The Politics of Rap: Political Hip-Hop’s Long & Outspoken History Didn’t Begin or End with N.W.A. (Audio)
The marriage of political engagement and Hip-Hop culture has been a permanent fixture ever since artists began using the mic as a means of delivering dispatches from inner-city life, where systemic problems of economic disparity, educational inequality, poverty, and racism remain far too common for far too many. For many, the residual effects of slavery have only been strengthened, first by Jim Crow legislation and then with disproportionate incarceration rates for minorities, resulting in what can only be described as centuries of discrimination and political disenfranchisement coupled with insufficient representation in positions of real political power for African Americans and other marginalized racial groups in the United States.
As with the Slave Songs, the Blues, Jazz, Rock & Roll, Funk, Disco, and all related subgenres, Hip-Hop music was developed by the Black American and almost immediately served as a tool for awareness. Messages of anger, despair, frustration, hope, and critiques of the powers that be run rampant through all music, but it is Hip-Hop’s era today, and the effect is infiltrating areas of popular culture in ways never seen before. Straight Outta Compton has been a major source of contemplation for many, and on yesterday’s NPR program “On Point with Tom Ashbrook,” politics and Hip-Hop were the fodder for a discussion and examination of the history, circumstance, and results of where music and activism meet, inspired by the recent N.W.A. biopic that has swept the nation.
In the nearly 50-minute episode, host Ashbrook introduces the conversation with snippets of N.W.A. songs and right away ties in the messages in their music with today’s issues around policing and racial tensions. The conversation extends into the music of today and includes the contributions of author Bakari Kitwana who has written several books including Hip-Hop Activism in the Obama Era and The Hip-Hop Generation: Young Blacks and the Crisis in African American Culture. Also participating in the discussion is Frannie Kelley, and editor for NPR Music who works along side A Tribe Called Quest’s Ali Shaheed Muhammad on the “Microphone Check” podcast.
Topics discussed include the current events unfolding in Ferguson, Missouri; how the music of N.W.A. and other artists applies to the objectives of the Black Lives Matter movement, particularly when it comes to police brutality; the contributions of contemporary artists like Kendrick Lamar, J. Cole, Ferguson’s Tef Poe, St. Louis’ T-Dubb-O, and Pittsburgh’s Jasiri X; the media’s role in the creation of the label “gangsta rap,” which arguably contributed to the music’s easy dismissal by critics; the marginalization of political Hip-Hop artists by the record industry and many more. Callers are invited to voice their feelings, and those run the gamut from not being impressed with N.W.A. at the time of their reign to a being a “suburban White kid” whose “music band Mt. Rushmore” includes N.W.A.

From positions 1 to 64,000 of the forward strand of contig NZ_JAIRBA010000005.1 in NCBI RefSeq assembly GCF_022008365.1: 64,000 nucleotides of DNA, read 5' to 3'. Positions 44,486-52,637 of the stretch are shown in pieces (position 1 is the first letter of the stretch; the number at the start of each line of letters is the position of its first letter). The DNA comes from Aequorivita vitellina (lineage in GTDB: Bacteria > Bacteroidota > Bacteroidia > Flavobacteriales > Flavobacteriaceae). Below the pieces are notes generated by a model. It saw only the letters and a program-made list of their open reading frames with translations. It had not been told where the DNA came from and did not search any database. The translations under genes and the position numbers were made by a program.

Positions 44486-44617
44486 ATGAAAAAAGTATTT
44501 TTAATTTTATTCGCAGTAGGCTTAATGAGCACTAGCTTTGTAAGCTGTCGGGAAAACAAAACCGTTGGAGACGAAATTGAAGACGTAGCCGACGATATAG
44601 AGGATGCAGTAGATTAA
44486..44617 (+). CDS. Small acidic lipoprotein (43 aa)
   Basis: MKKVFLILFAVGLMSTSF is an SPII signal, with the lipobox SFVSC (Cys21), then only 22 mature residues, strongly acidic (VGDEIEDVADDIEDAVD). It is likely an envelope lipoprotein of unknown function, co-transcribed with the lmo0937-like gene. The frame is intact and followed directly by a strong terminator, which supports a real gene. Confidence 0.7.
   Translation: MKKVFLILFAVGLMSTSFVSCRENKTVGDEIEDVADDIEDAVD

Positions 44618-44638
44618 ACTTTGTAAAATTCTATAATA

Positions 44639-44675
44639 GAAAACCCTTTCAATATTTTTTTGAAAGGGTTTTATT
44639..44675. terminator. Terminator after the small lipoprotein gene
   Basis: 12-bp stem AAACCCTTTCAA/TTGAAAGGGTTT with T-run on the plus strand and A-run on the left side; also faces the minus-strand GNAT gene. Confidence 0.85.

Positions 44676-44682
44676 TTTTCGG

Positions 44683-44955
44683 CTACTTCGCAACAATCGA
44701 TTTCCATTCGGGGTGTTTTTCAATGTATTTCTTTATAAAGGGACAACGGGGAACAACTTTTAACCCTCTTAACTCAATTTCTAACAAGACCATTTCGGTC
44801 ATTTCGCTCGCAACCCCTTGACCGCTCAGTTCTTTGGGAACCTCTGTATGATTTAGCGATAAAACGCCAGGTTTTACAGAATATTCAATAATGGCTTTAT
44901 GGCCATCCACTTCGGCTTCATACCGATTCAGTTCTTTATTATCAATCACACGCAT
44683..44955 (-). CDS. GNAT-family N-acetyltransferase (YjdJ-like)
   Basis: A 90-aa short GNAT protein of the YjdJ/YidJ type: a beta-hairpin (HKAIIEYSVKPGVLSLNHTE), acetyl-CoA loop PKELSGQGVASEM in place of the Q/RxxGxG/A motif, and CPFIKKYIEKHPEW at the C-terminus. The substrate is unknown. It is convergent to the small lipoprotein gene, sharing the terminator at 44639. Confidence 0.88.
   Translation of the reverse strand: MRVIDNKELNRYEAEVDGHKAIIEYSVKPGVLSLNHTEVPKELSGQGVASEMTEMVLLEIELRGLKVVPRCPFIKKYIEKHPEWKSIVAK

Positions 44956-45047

Kitwana’s perspective on the political acuteness of N.W.A. is based on the notion that they were not the most political of artists out at that time, but that they nonetheless contributed greatly to a discussion about real issues facing many Black communities, including Compton. “N.W.A. has to be understood in the political context of the time,” he explains. “There were other artists far more political than N.W.A. who were out before and simultaneously. For example, you had Public Enemy…groups like Kool Moe Dee, the Jungle Brothers…Queen Latifah.” He goes on to express his feelings that N.W.A. was more “anti-Black” and “anti-woman” than political and that their depiction of “paramilitary police” that were a result of the War on Drugs constituted most, if not all, of their political contribution to music.
Kelley brings forward the lack of women in the discussion about political Hip-Hop, a comment she makes after a snippet of Outkast’s “Humble Mumble” is played as an example of political rap throughout the years (it was released in 2000). Featuring Erykah Badu, the song inspired Kelly to say “we do need to have a conversation and discuss the absence of women in these stories because they were there…if you wanna talk ‘reality rap,’ like, women were crucial to these things that have happened.” When the conversation turns to misogyny in Hip-Hop music of today, she says “I don’t really like to discuss misogyny in Hip-Hop outside talking about misogyny in our general culture…in my daily life I’m more harmed by harassment in the street, harassment in my workplace.”
Listen to their entire discussion right here.